Movie Review: ‘Obvious Child’


Despite my hesitance when it comes to romantic comedies — all those tropes and cliches tend to send me running — I find myself more and more willing these days to dig into films of the genre, especially those of the independent persuasion. I’m not entirely sure why, but independent rom-coms tend to work for me far better than studio rom-coms. Perhaps it is because independent rom-coms tend to utilize genre tropes not as crutches but as legitimate storytelling devices. No matter the exact reason, I again express this sentiment with Obvious Child, the debut feature from writer-director Gillian Robespierre about a stand-up comedienne facing an unplanned pregnancy and, with it, a decision that forces her to confront a most unwelcome bit of adulthood.

Donna (Jenny Slate) is a twenty-something living in New York. She spends her nights at a local club ripping jokes, spewing obscenities, and dishing stories from her own life — including dirty details about her relationship with her boyfriend. Soon, though, Donna finds herself single, lonely, and vulnerable to the attention of a stranger named Max (Jake Lacy), whom she sleeps with and, as you might have guessed, gets knocked up by. For the duration of the film, Donna tries to find her way through young womanhood with the help of her best friend Nellie (Gaby Hoffman), her comedy club pals Joey (Gabe Liedman) and Sam (David Cross), her divorced parents (Richard Kind, Polly Draper), and the never-give-up affections of her baby-daddy.

As you can see, Obvious Child is a simple film, but through its simplicity it tackles a morally complex issue, one our society would much rather leave in the shadows: abortion. Slate’s Donna, almost instantly upon learning of her pregnancy, makes the decision to have her unborn child aborted. The film handles her decision and its consequences with skillful tact, remarkable grace, and utmost respect.

Obvious Child shares an odd kinship with another rock-solid indie from last year, Short Term 12, written and directed by Destin Cretton. Both feature films are based on short films from the same filmmakers, feature some of their source materials’ same cast, and were released 5 years after their short film predecessors. Also like Short Term 12, Obvious Child has little to no fat within its frames; it has been trimmed to less than 90 minutes in length, so even if you don’t like the film, at least you didn’t waste your entire day on it — though with Slate as the lead, I’m comfortable saying it is unlikely you would possibly hate this film.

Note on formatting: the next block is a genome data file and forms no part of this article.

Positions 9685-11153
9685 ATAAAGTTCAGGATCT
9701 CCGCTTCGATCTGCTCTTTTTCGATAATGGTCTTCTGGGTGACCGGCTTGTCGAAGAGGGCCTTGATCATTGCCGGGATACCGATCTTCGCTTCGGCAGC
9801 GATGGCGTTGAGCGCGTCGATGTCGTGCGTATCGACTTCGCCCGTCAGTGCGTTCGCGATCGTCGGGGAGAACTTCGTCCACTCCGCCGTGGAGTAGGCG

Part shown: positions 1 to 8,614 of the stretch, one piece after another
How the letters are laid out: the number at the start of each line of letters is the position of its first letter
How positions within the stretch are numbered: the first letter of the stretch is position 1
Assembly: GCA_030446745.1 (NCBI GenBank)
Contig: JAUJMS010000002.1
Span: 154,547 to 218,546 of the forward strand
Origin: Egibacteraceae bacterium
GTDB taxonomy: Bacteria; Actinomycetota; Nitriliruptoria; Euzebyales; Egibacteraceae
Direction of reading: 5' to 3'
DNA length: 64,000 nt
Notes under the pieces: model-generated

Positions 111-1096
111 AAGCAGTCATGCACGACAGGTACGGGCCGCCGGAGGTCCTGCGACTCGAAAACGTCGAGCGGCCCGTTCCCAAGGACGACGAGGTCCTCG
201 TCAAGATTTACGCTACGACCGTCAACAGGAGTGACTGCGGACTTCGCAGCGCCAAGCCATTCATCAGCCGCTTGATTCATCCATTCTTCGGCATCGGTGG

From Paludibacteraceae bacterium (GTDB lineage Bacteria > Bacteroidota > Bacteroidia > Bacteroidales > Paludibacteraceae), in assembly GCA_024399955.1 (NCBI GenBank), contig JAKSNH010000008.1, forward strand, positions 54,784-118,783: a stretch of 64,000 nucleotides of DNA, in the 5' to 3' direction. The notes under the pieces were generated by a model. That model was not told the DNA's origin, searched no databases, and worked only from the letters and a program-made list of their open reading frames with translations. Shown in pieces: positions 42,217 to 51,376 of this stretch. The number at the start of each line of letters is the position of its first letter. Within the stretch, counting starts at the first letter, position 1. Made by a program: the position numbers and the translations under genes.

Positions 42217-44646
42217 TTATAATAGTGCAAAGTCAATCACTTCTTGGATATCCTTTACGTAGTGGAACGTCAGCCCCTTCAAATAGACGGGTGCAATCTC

Much like Brie Larson was in Short Term 12, Jenny Slate is the, ahem, obvious star of Obvious Child. It’s refreshing to see female actors given an opportunity to really shine, and Slate takes the opportunity and does something fantastic with it in a role that our society would most likely find far more fitting for a man: that of a stand-up comic in his (her) late twenties making raunchy, borderline-offensive jokes about sexual conquests, assholes — both literal and figurative — dirty underwear, farts, and more, spouting obscenities at an unbelievable clip, yet doing so in a way that ultimately endears us and connects us with the character.

I quite often found, or heard rather, the other moviegoers in the auditorium expressing disbelief and disgust toward many of the things Donna says and does, whether in her stand-up routines, while walking the streets with Nellie, or while making a fool of herself out in public with Max. There is a massive double standard, I think, with our society’s perception of what women can say, what they can do, what they can wear, and so on. Through the character of Donna, Robespierre examines that double standard and seeks to tear down the walls that often confine cinema’s female characters.

Robespierre has by no means made a perfect film here, but given its subject matter and all that the film seeks to bring to the table, she has made arguably the best film she possibly could have. Where most romantic comedies are dull and predictable, Obvious Child is bold and edgy — still a bit predictable, but it earns the ability to use the genre tropes that it does. It employs these tropes in such a manner that they aren’t crutches, but instead appropriate and supplemental story devices.

With Slate as its lead, Robespierre’s Obvious Child is yet another independent rom-com worth more than the price of admission — so grab some Red Vines, splurge on an ICEE, and enjoy.


Obvious Child
Grade: ★★★½ out of ★★★★★
MPAA Rating: R for language and sexual content
Runtime: 84 minutes


Leave a Reply

Fill in your details below or click an icon to log in: Logo

You are commenting using your account. Log Out /  Change )

Google+ photo

You are commenting using your Google+ account. Log Out /  Change )

Twitter picture

You are commenting using your Twitter account. Log Out /  Change )

Facebook photo

You are commenting using your Facebook account. Log Out /  Change )


Connecting to %s